ALBANY — A pair of Brooklyn lawmakers say they’re tired of moronic motorists terrorizing New York streets with deafeningly loud mufflers and exhaust systems.
N.Y. State Sen. Andrew Gounardes and City Councilman Justin Brannan, both Democrats who represent parts of Bay Ridge, have penned a bill that would increase fines for modifying mufflers and ensure cops can measure decibels levels.
The measure is being dubbed the Stop Loud and Excessive Exhaust Pollution, or SLEEP, Act in a nod to the lawmakers’ neighbors who say they can’t get a good night’s rest thanks to a recent surge in drag racing and revving engines.
“Our legislation will curtail this anti-social and dangerous behavior and let neighbors get some sleep once and for all,” Gounardes told the Daily News. “Times are stressful and the last thing families need when trying to get some hard-earned sleep is outrageously loud gratuitous noise keeping them up all night.”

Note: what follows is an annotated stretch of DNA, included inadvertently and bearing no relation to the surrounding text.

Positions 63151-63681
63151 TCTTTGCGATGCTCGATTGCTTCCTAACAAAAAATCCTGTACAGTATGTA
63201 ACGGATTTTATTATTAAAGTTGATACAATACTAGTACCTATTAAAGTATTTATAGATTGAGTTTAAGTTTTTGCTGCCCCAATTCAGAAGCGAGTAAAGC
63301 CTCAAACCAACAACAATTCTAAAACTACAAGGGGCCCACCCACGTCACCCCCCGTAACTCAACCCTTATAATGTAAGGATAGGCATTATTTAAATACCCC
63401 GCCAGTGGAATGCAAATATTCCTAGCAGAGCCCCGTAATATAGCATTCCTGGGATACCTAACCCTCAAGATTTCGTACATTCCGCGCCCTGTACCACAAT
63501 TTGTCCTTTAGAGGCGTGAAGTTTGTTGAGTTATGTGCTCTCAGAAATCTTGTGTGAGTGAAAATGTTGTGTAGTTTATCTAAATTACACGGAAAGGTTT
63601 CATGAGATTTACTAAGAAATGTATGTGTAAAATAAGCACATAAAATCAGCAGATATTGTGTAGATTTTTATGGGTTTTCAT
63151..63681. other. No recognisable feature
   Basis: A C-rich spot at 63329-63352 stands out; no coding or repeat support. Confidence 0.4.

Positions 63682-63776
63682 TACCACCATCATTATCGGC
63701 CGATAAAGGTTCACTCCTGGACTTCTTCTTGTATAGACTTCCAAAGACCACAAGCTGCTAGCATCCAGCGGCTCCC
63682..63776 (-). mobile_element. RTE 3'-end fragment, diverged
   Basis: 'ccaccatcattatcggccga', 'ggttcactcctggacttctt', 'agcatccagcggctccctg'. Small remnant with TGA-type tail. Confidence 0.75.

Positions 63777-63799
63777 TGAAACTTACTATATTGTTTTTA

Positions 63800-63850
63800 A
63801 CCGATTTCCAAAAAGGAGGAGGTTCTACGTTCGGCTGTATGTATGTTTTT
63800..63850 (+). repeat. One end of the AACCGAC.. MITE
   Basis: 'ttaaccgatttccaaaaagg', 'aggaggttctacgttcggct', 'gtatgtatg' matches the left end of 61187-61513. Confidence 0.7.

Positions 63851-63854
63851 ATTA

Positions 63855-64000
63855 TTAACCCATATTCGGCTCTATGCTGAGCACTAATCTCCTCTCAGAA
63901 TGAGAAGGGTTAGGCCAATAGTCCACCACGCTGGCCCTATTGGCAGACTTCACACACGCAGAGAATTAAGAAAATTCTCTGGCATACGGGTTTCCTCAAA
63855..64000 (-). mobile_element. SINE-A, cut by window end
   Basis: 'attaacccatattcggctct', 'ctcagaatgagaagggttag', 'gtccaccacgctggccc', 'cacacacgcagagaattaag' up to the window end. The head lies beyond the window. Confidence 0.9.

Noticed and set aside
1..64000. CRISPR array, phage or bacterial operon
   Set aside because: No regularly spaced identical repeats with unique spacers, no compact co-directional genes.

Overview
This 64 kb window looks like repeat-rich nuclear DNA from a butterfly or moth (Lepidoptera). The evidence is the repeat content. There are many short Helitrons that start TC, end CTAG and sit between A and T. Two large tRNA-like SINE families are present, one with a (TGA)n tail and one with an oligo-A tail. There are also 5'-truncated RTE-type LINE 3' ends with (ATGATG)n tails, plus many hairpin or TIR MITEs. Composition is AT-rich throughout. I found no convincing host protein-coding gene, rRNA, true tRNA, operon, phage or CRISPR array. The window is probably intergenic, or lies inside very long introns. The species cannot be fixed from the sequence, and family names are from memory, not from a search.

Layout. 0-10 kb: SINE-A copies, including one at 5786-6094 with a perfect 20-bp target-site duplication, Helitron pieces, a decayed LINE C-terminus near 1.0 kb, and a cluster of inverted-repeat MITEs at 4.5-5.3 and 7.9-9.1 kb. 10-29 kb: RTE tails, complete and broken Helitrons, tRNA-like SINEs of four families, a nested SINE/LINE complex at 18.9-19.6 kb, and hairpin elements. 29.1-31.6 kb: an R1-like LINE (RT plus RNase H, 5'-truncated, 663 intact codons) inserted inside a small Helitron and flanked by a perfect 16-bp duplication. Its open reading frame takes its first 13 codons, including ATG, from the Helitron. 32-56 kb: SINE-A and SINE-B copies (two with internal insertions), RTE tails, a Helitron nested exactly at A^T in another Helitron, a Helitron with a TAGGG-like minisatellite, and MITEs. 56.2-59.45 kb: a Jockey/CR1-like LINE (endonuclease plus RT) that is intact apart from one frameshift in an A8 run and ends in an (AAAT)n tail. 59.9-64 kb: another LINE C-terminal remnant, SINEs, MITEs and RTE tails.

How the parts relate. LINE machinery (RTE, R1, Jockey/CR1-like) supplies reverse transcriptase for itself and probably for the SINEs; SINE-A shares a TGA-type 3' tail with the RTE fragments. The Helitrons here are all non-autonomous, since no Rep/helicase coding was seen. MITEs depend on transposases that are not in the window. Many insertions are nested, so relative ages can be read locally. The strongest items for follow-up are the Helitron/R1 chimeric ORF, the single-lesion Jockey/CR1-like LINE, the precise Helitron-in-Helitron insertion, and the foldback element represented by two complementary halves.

Currently, motorheads who make noisy after-market mods to exhaust systems face a $150 fine. Gounardes and Brannan want to up the penalty to $1,000 per violation.
The proposed legislation would also set a measurable, maximum allowed noise limit of 95 decibels, and requires all police vehicles to be equipped with a decibel-reading device.
Existing law requires police to determine whether the noise is “excessive or unusual,” which the lawmakers say is a vague and arbitrary standard. The bill will make it easier for cops to enforce the law, and give them a valuable tool for “removing excessively noisy and polluting vehicles from our streets.”
Brannan will introduce the bill as a resolution at the city level.
“Anyone who purposely modifies their exhaust system so it sounds like a goddamn machine gun is not only desperate for attention but also clearly overcompensating for something else,” he said. “This bill will hopefully make these idiots think twice and bring some peace and quiet back to our neighborhoods at night.”
The proposal comes weeks after another auto-related measure was introduced to crack down on illegal street racing by expanding the city’s speed camera program and making it easier to hold reckless drivers accountable.
Sen. Brad Hoylman (D-Manhattan) and Assemblywoman Nily Rozic (D-Queens) introduced a bill earlier this month that would authorize the city to extend the hours that existing speed cameras are in operation in areas known for drag racing.